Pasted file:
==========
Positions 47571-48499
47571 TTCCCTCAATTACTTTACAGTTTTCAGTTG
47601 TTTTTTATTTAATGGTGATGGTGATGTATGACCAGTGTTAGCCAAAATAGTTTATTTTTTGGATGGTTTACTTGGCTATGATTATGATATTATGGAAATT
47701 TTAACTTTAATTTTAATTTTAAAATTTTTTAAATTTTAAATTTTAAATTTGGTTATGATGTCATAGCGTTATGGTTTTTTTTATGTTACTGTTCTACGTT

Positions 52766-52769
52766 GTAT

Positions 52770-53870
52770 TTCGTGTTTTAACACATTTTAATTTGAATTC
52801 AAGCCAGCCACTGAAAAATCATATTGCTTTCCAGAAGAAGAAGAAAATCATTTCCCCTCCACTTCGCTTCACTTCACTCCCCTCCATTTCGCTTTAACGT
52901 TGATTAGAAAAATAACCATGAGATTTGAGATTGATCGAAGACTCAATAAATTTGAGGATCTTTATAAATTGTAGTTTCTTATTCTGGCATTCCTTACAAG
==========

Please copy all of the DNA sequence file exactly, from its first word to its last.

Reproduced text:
Positions 47571-48499
47571 TTCCCTCAATTACTTTACAGTTTTCAGTTG
47601 TTTTTTATTTAATGGTGATGGTGATGTATGACCAGTGTTAGCCAAAATAGTTTATTTTTTGGATGGTTTACTTGGCTATGATTATGATATTATGGAAATT
47701 TTAACTTTAATTTTAATTTTAAAATTTTTTAAATTTTAAATTTTAAATTTGGTTATGATGTCATAGCGTTATGGTTTTTTTTATGTTACTGTTCTACGTT

Positions 52766-52769
52766 GTAT

Positions 52770-53870
52770 TTCGTGTTTTAACACATTTTAATTTGAATTC
52801 AAGCCAGCCACTGAAAAATCATATTGCTTTCCAGAAGAAGAAGAAAATCATTTCCCCTCCACTTCGCTTCACTTCACTCCCCTCCATTTCGCTTTAACGT
52901 TGATTAGAAAAATAACCATGAGATTTGAGATTGATCGAAGACTCAATAAATTTGAGGATCTTTATAAATTGTAGTTTCTTATTCTGGCATTCCTTACAAG